TR: THE LONELY SNOWMAN OF MADISON, WISCONSIN.
(CAR PASSING ON SNOWY STREET, DISTANT DOG, DISTANT VOICES)
SS: I suppose you like a nice cold winter like this one, huh, Mr. Snowman? You certainly look solid, all nice and icy.
GK: It's okay. I don't mind. But I was reading that there are six kinds of loneliness and I think I suffer from five of them. One is when you feel rejected. You're outside, looking in—
SS: Obviously true of you.
GK: Yes. All those lighted houses along the block and me the lone snowman out here. But outside is where I belong. Inside would mean death. So there's that contradiction ----- when what you want would be the end of you. I see students who are in that same situation.
SS: What do you mean?
GK: I mean, people stand here waiting for the bus and they rave about hot yoga. Saunas. Want to go to Mexico and sit on the beach. For us snow people, that's like genocide.
SS: I feel excluded. It's not easy being a Catholic in Madison.
GK: You are?
SS: You didn't know that?
SS: I'm a holy angel.
GK: You're a snow angel.
SS: Angels can be made of anything. God decides. Anyway, I'm an angel. And you and I are kindred spirits because we're both made of snow.
GK: I am made of snow, you are a depression in the snow. Very different.
SS: I am a depression?
GK: You are. The girl laid down on the snow and spread her arms and legs back and forth and got up and there you were. You are made of the absence of snow. You're a negative.
SS: I don't feel negative-----
GK: Well, you are---- she laid down and swept the top layers of snow away-----
SS: Who is this "she"?
GK: The girl who lives next door. She made you.
SS: I don't think so.
GK: Well, she did. I saw it.
SS: With those little pieces of coal you call eyes? I don't think so.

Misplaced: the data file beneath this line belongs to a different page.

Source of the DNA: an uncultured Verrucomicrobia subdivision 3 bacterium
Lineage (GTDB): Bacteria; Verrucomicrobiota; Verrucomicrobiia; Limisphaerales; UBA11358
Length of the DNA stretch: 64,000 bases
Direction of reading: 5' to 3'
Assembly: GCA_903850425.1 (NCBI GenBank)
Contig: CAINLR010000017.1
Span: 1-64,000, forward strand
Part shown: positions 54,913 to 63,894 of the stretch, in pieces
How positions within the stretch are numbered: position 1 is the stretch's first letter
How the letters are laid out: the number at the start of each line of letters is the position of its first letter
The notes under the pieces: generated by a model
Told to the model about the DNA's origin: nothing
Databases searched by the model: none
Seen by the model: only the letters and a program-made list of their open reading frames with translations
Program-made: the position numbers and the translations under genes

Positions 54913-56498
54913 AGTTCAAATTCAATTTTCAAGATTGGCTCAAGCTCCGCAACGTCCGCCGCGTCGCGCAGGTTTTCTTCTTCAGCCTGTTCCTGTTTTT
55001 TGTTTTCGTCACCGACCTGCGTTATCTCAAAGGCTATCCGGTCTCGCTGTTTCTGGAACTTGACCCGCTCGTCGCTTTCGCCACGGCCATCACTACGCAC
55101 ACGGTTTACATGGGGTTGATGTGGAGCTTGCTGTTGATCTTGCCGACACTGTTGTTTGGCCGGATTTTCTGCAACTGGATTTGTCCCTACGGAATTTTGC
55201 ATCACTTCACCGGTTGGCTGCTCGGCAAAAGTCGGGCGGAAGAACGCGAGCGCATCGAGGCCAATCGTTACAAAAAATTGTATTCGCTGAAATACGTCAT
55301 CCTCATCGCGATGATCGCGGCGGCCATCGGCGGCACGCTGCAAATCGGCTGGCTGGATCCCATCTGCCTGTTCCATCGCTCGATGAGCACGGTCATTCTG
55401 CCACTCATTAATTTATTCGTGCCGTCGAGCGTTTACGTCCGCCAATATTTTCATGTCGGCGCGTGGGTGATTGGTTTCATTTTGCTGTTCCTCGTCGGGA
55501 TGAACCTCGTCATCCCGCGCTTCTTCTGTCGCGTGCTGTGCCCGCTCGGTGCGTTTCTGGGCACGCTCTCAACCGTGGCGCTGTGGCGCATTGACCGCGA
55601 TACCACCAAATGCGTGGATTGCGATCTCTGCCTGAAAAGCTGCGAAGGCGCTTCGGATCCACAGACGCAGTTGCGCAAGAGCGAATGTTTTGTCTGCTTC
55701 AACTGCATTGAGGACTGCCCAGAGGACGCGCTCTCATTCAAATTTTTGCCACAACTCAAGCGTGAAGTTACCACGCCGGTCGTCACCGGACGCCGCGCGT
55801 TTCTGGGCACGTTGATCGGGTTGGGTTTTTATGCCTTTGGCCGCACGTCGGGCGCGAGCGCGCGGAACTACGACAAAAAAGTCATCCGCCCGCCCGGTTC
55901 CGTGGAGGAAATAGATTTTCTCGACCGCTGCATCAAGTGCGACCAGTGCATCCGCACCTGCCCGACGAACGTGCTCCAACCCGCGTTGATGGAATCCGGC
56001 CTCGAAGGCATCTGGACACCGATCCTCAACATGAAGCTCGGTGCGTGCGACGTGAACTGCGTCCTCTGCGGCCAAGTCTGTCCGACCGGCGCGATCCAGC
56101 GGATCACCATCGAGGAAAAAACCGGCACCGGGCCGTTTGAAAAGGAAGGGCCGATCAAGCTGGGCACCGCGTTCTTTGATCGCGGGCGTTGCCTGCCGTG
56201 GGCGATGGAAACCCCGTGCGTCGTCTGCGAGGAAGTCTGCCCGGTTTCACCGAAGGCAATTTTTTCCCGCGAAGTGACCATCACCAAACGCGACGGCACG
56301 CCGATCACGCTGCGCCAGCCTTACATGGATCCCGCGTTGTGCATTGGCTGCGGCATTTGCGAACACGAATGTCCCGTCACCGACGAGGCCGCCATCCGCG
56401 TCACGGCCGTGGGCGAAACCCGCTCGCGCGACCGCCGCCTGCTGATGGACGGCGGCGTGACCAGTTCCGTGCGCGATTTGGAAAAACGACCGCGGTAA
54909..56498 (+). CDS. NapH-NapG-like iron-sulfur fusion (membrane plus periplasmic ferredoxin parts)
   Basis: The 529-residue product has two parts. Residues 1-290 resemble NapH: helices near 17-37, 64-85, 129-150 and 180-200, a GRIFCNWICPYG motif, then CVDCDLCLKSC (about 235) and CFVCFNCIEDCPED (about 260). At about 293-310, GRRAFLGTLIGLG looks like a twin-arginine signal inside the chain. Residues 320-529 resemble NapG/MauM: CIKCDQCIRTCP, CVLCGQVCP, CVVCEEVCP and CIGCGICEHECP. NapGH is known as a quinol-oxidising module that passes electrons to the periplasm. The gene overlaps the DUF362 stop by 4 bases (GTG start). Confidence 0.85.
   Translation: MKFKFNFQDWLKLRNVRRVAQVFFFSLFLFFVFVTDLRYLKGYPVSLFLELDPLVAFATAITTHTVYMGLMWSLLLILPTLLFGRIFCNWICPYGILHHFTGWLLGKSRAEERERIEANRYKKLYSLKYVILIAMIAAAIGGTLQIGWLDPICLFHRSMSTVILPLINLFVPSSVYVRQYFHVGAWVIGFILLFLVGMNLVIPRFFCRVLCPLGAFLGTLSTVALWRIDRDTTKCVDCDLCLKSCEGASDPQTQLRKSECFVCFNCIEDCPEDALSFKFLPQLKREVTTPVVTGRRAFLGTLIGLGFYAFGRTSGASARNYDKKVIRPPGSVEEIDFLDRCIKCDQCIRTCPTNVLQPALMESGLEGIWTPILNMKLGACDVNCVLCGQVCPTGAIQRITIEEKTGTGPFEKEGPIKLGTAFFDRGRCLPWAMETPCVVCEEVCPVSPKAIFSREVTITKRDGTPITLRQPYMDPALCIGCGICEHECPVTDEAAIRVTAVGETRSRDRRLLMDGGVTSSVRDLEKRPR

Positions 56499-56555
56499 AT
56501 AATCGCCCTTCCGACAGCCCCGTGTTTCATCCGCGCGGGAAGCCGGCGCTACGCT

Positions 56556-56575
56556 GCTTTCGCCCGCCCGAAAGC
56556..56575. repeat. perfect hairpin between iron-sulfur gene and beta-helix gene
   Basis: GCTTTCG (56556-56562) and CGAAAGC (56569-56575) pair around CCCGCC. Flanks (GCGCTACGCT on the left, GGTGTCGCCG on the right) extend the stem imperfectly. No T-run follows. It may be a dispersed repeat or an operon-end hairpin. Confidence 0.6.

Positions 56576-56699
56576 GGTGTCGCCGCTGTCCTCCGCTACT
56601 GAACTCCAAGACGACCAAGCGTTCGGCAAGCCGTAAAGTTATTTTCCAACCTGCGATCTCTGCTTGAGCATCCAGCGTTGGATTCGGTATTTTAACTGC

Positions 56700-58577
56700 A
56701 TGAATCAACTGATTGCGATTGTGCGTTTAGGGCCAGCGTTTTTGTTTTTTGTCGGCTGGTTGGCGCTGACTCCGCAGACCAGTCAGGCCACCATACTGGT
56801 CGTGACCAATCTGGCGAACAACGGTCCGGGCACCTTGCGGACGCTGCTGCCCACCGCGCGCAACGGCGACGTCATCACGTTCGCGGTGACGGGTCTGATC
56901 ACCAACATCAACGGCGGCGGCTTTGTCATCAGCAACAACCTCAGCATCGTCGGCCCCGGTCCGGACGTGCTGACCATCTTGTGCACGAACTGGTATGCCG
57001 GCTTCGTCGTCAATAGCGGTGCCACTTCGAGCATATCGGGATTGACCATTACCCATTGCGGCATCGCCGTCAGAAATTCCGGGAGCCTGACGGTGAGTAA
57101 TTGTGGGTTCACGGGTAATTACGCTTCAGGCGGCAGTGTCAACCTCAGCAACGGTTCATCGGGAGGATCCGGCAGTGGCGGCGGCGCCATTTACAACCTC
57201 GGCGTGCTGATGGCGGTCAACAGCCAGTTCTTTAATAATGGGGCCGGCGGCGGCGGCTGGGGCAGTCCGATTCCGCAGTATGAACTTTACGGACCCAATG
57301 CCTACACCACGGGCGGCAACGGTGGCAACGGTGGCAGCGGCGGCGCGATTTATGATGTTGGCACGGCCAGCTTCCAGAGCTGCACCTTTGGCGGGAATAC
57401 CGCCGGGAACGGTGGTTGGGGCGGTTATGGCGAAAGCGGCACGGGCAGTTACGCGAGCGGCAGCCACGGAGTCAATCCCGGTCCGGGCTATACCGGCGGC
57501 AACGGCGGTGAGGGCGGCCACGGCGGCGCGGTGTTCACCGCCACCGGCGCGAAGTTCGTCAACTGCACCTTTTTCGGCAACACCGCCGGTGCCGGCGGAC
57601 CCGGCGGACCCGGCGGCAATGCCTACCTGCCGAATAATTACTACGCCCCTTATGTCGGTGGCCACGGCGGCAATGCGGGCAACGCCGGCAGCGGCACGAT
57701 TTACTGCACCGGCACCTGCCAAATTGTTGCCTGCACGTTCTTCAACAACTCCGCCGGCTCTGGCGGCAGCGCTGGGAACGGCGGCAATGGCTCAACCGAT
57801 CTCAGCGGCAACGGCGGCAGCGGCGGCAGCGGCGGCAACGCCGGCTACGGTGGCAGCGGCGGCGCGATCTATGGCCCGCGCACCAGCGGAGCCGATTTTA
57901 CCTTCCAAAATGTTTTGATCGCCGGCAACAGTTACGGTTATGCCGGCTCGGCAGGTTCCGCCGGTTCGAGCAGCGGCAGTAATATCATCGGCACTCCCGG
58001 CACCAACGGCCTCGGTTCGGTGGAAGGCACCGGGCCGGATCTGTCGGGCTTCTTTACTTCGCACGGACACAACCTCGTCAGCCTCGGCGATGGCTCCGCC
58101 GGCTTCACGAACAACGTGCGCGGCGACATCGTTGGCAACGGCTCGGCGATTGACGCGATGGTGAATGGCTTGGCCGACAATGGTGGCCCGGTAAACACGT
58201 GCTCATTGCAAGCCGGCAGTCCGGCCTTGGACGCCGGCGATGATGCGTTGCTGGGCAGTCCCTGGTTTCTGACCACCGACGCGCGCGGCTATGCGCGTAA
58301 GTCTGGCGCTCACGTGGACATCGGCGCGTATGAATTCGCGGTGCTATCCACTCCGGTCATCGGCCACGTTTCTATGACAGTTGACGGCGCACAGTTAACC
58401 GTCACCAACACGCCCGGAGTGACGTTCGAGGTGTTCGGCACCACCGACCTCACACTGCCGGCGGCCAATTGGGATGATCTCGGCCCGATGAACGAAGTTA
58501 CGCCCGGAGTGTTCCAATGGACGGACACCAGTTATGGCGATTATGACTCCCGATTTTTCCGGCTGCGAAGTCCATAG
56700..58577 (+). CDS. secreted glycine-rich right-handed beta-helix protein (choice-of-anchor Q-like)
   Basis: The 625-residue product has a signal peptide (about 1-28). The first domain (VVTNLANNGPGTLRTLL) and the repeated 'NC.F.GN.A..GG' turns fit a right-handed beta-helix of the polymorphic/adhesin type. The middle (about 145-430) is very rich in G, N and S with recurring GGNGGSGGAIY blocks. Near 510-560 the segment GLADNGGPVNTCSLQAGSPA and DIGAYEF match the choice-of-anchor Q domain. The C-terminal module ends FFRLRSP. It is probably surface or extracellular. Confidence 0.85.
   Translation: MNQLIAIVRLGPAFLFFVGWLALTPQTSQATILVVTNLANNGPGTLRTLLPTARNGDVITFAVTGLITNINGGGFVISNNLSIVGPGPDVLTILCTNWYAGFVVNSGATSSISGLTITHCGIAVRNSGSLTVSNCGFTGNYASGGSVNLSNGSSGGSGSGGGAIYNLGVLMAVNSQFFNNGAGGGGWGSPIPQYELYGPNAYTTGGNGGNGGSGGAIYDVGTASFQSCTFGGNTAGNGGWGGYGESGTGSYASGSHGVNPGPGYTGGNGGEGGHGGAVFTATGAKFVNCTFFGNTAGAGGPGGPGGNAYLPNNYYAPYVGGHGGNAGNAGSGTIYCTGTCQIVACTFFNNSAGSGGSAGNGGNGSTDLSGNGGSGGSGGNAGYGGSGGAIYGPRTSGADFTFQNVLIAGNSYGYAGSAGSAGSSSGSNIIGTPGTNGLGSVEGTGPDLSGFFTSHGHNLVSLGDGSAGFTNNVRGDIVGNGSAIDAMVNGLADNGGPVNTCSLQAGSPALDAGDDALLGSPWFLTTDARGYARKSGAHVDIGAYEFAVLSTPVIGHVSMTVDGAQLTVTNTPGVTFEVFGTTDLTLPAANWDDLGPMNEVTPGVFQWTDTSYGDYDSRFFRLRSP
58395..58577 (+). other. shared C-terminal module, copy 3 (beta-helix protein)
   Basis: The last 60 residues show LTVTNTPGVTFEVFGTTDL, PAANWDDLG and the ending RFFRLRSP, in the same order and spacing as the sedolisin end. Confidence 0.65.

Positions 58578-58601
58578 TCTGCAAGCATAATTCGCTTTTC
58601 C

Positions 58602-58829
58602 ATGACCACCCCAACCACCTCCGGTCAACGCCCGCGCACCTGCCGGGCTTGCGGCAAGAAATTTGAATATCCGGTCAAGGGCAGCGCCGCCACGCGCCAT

GK: So where do you think you came from?
SS: I come from God. I fell from heaven and landed in the snow and in the spring I will fly up to heaven again. You just wait and see.
GK: I won't be around in the spring.
SS: What makes you say that?
GK: That tree told me.
SS: Trees don't know everything. You have to have faith.
GK: I have a little faith but not that much.
SS: If only I could touch you with my wing, I could give you faith.
TR: HEY SHUT UP. ENOUGH WITH THE BELLYACHING. YOU'RE NOTHING BUT SNOW. GET OVER YOURSELVES.
SS: Who is that?
GK: Oak tree.
TR: RED OAK.
GK: Sorry if we were bothering you, sir.
TR: JUST SAYING----- IT IS WHAT IT IS. I KNOW. I'VE BEEN HERE FOR FORTY-SEVEN YEARS, I'VE SEEN SNOWMEN COME AND GO. THAT'S WHAT YOU ARE. A MAN MADE OF SNOW. YOU'RE NOT THE BLUEBIRD OF HAPPINESS, YOU'RE NOT THE SPIRIT OF CHRISTMAS PAST, YOU'RE MADE OF WATER. SO ARE THEY, MOSTLY. SO GET OVER IT. GOODNIGHT.
GK: Goodnight. (PAUSE, CAR PASSING, DISTANT DOG, VOICES) I used to see that oak tree but a couple weeks ago my head fell off. Some kids ran along and knocked it off and I was decapitated for a whole day and then a woman put my head back on, but turned a little bit to the right so I can no longer look at him or the people in that house who I used to look at. I loved them. The father and his boy were the ones who made me. This is their scarf. And now they are gone from my life.